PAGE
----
Light and Photomedia proposes that, regardless of technological change, the history and future of photomedia is essentially connected to light. It is a fundamental property of photomedia, binding with space and time to form and inform new, explicitly light-based structures and experiences. Jai McKenzie identifies light-space-time structures throughout the history of photomedia, from the early image machines through analogue and digital image machines to the present day. She proposes that they will continue to develop in the future and takes us to future image machines of the year 2039. With the use of the theories of Paul Virilio, Jean Baudrillard and Vilem Flusser, featuring artists including Henri Cartier-Bresson, Nam June Paik, Yves Klein, Eadweard Muybridge, Martha Rosler, Cindy Sherman and Michael Snow, as well as their photographic images, Light and Photomedia places the reader in a new history and future which, although mostly overlooked by the canon of photomedia theory, is an essential line of enquiry for contemporary thinking and dialogue in photography.
Table of Contents
List of illustrationsIntroductionChapter 1Early image machinesThe invention of photography c.1830—c.1870Luminous beginningsLight source: the origin of the image machinesA sociological perspectiveLight-space-timeImage-spaceSeeing machinesEver brighter: moving on from the glow of the early image machinesChapter 2Analogue image machinesc.1870—c.1990Super vision: the analogue eraStanding still: the instantaneous capture of light-timeMoving quickly: Photofuturism and light-timeCinematic light-timeStill and moving light-timeLight-space in the analogue eraYou press the button: forming image-spaces everywhereAt the movies: image-spaces in cinemaProofs of realityPhotomontageVideo artLeap into the voidChapter 3Digital image machinesc.1990—2010Dream machines: technology at the speed of lightImage-spaces of the digital era ‘All that we see or seem’Light up: the screen space of digital photomediaAt the speed of lightSlow motion: light-time in the digital eraVoid spaceDigital photomedia & the loss of physical realityThe digital image-space: a matter of light-space-timeChapter 4Future image machines2039: two hundred years after the invention of photographyThe future?The photomedia technology of tomorrowThe artist of 2039Connected to nothingIn the ‘photographic universe’At the speed of light The future is hereConclusionBibliographyIndex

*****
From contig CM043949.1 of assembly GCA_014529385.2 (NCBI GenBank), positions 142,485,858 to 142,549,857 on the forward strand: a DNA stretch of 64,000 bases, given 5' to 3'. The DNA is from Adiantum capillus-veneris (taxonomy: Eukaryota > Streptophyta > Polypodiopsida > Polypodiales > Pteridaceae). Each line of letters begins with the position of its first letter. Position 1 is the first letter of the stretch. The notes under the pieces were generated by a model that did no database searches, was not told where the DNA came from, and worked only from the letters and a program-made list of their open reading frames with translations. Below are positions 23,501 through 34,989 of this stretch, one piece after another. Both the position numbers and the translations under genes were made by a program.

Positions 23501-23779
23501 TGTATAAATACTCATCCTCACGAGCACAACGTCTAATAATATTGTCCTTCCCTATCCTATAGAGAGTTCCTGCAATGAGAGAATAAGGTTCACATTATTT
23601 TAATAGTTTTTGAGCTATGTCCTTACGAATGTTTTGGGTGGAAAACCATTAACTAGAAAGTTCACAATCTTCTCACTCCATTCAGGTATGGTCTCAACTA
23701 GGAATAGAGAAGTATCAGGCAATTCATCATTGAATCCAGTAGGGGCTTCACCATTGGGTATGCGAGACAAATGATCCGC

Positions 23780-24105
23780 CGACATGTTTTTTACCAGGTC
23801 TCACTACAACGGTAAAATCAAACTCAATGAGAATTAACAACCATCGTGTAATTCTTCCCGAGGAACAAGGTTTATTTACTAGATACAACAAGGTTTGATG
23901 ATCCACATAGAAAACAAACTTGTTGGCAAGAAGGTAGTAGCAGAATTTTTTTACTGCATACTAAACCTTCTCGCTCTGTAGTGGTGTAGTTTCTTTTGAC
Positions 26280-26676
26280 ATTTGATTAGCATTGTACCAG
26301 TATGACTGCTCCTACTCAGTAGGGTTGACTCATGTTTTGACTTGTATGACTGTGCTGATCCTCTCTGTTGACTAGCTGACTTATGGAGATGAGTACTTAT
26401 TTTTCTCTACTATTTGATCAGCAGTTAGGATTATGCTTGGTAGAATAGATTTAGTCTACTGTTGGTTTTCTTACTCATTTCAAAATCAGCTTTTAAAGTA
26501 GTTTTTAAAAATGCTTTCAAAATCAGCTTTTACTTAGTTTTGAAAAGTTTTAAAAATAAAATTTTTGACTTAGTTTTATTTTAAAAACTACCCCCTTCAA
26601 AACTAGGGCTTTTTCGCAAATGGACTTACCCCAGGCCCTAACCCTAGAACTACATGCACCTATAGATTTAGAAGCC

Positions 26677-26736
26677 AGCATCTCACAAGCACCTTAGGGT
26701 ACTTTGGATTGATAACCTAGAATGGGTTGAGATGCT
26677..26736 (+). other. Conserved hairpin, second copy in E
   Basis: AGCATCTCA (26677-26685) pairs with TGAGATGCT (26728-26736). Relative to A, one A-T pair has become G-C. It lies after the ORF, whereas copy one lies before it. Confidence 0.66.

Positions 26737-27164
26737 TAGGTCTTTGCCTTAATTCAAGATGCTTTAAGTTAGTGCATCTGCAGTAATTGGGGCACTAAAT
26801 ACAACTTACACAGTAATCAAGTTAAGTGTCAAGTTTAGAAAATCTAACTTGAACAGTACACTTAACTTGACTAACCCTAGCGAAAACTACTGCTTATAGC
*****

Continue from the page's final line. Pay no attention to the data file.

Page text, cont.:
Jai McKenzie is an artist and academic based between Berlin and Sydney.